• If you see a field that is full of wheat and ready to be harvested, the Lord is telling you that ministry opportunities are awaiting you.
• It is for you to step forward in faith now.
The Lord will back you up with the anointing, but He is waiting for you to get moving and to do something first.
Weeds • Often as I have been in intercession for the ministry, I have seen a field that is mixed with weeds and with good seeds as well.
• When I see this I know that the Lord is saying that there are some people in the ministry who have come to bring death and destruction.
• In a situation like this I pray that the Lord will separate the tares from the wheat. In every case, not long afterwards, the Lord exposes those who have come to bring division.
• If you cover a minister in intercession this is something you might see often.
• Matthew 13:38 The field is the world; the good seed are the children of the kingdom; but the tares are the children of the wicked [one]; • Dry Ground • To see a field with dry ground speaks of the lack of anointing in your life. It needs the rivers of living water that only the Holy Spirit can bring.
• Isaiah 44:3 For I will pour water upon him that is thirsty, and floods upon the dry ground: I will pour my spirit upon your seed, and my blessing upon your offspring:
Branch, Desert, Trees, Seed, Plants. ... The Way of Dreams and Visions
A predominantly masculine symbol associated with the sun and intense passion. Native Americans additionally believe the condition of the fire appearing in the dream reflects your emotional nature. Is it burning out of control—or neatly tended?
Goodness over evil. Fire illuminates the darkness and chases away frightening shadows. Upon what areas of your life does this light shine?
Drastic transformation. This is the flight of the phoenix who must die in a nest of flame to be renewed.
Emotional devastation or a burning obsession. Look to see what exactly you perceive as burning.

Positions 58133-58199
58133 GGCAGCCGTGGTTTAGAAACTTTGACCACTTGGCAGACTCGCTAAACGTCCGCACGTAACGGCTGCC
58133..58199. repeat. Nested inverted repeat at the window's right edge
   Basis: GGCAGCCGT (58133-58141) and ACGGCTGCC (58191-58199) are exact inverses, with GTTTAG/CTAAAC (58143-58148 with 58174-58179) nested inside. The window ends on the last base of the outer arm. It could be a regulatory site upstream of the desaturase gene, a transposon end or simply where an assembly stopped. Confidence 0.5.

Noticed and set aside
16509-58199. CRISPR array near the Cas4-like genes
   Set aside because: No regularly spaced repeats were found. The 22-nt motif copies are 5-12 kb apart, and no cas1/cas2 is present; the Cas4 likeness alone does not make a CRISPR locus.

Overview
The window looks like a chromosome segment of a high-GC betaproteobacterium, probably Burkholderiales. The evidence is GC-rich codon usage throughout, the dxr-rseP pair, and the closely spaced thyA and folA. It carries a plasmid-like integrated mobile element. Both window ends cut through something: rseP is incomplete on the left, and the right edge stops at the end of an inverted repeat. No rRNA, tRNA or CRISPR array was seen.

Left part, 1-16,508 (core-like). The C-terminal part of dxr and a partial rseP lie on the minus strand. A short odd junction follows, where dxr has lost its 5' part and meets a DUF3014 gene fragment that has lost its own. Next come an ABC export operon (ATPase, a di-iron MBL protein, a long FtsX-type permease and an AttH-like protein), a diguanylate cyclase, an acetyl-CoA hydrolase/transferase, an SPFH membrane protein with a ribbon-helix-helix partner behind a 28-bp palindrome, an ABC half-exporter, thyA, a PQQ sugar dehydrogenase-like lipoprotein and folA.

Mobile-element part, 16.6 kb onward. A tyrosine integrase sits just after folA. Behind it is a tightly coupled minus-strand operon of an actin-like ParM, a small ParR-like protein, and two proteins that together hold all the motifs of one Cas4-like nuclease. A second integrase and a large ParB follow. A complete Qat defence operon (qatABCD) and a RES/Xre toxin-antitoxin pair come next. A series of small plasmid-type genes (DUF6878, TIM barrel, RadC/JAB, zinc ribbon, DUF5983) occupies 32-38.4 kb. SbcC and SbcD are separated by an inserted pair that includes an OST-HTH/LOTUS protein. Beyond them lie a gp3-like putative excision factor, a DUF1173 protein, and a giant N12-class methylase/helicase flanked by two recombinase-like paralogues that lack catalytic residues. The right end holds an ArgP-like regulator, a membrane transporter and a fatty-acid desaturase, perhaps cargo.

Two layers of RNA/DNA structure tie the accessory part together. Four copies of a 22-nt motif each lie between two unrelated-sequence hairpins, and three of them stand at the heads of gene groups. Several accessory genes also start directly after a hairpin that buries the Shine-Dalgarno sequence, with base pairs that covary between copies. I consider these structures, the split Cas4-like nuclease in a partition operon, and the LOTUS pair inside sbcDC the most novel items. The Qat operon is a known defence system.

Awareness and vision. Besides shedding light, fire was used as a divinatory tool in cultures ranging from ancient Greece to Tibet. Known as pyromancy, seers would stare at a flame source, watching for symbolic images to appear in answer to questions posed.
Elemental forces that must be tempered and controlled or they will destroy instead of empower.
Dramatics (being full of “flash and fanfare”).
Squelching: Ignoring or turning your back on the masculine nature, or resentment toward men. Alternatively, having a source of personal energy taken away.
Walking through a fire: Your reactions in the dream to this experience indicate how you are coping with a particularly heated situation.
Sitting amidst a fire: Being on the proverbial “hot seat.” Alternatively, a type of death dream in which the fire relates to the ancient pyres upon which bodies were burned to release the spirit.
Campfires: Simple pleasures, reveling in nature, remembering stories and experiences from youth (see Fables, Storytellers).
What’s burning here can be vitally important to your dream’s meaning.
For example, seeing a building on fire might indicate that you’re burning up your body’s resources / energy.
An attic fire can reveal someone whose mind is totally consumed by one topic. Dreaming of burning clothes symbolizes the desire to do away with societally designed images for a more honest self-representation.
Dreaming of a fire whose coals have grown cold is a very negative image. It represents trouble, despair, and possibly the loss of love among those people close to you due to a misunderstanding. Try to find a way to put a fresh warm ember into this situation.... The Language of Dreams
A hallucination can be experienced through any of the senses singly, or all of them together. So one might have a hallucinatory smell or sound.